Georgia Sees the 6th Largest Increase in Fair Market Rent in the U.S.

Staff Report

Tuesday, December 6th, 2022

After slowing down in the early days of the COVID-19 pandemic, the U.S. rental housing market has more than rebounded. As the housing market boomed, so did the rental market. Rents have risen sharply as demand has grown and supply remains constrained across much of the country. And even as housing prices have cooled in recent months, rents are still going up.

According to Consumer Price Index (CPI) data, U.S. rents have risen at their fastest pace since the 1980s. The rise in rent has been one of the biggest drivers of inflation. In October, the rent index increased by 0.7% over the previous month, and the shelter index—which includes rent—rose by 0.8%, the largest monthly increase since August 1990.

Similar to the housing market, rents are rising due to a combination of limited supply and increased demand. On the supply side, the U.S. has underinvested in housing for the last decade, and pandemic-related worker shortages and supply chain disruptions only made the problem worse. On the demand side, after the early days of the pandemic in which many people moved into temporary living situations (such as moving back in with parents), they then sought to move into their own spaces independently. Census Bureau data shows that the number of households grew by three-quarters of a million from 2020 to 2021. On top of this, people priced out of the housing market forced many would-be buyers to continue renting.

The latest data from the Department of Housing and Urban Development (HUD) shows that fair market rents—estimates of the monthly dollar amount that a rental property is likely to command in a particular location—increased by an average of 24% from 2019 to 2023. Smaller rental units increased by the largest amount, with studios rising by more than 30% and one-bedrooms rising by approximately 26%. Renters looking for smaller, lower-priced options have been disproportionately hurt by increasing rents.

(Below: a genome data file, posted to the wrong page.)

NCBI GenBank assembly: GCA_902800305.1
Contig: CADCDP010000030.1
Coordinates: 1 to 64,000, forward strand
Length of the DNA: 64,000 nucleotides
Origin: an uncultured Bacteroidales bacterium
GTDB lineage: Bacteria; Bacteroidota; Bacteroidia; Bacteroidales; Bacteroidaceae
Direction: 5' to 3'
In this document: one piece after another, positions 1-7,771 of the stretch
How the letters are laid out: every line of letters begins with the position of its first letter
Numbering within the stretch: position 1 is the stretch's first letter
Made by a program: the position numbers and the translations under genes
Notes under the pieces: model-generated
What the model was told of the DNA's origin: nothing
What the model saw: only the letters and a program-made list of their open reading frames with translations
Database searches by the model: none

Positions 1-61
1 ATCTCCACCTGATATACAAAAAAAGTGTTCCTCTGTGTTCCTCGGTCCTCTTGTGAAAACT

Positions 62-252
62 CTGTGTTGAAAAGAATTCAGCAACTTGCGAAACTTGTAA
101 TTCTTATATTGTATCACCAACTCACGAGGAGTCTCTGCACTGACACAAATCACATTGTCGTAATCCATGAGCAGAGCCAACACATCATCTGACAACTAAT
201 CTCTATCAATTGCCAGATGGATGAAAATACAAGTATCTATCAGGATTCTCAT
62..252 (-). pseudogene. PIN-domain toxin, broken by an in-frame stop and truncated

While a nearly 25% average increase at the national level might sound large, some local housing markets have seen rent increases north of 50% when comparing the new HUD data for 2023 with that of 2019. At the state level, renters in Arizona and Nevada have contended with the largest rent increases in the country, at 53.9% and 48.4% respectively. At the opposite end of the spectrum, rents rose only 5% in Alaska since before the pandemic.

To determine the U.S. states with the largest increase in fair market rent since pre-COVID, researchers at Construction Coverage analyzed data from the Department of Housing and Urban Development and the U.S Census Bureau. The researchers ranked states according to the percentage change in fair market rent from 2019 to 2023. Researchers also calculated the fair market rent for studio, one-bedroom, two-bedroom, three-bedroom, and four-bedroom rentals in 2023.

Here is a summary of the data for Georgia:

  • Percentage change in fair market rent: 32.7%

  • Studio fair market rent: $1,077

  • 1-br fair market rent: $1,115

  • 2-br fair market rent: $1,283

  • 3-br fair market rent: $1,606

  • 4-br fair market rent: $1,931

For reference, here are the statistics for the entire United States:

  • Percentage change in fair market rent: 24.1%

  • Studio fair market rent: $1,074

  • 1-br fair market rent: $1,177

  • 2-br fair market rent: $1,427

  • 3-br fair market rent: $1,863

  • 4-br fair market rent: $2,159

For more information, a detailed methodology, and complete results, you can find the original report on Construction Coverage’s website: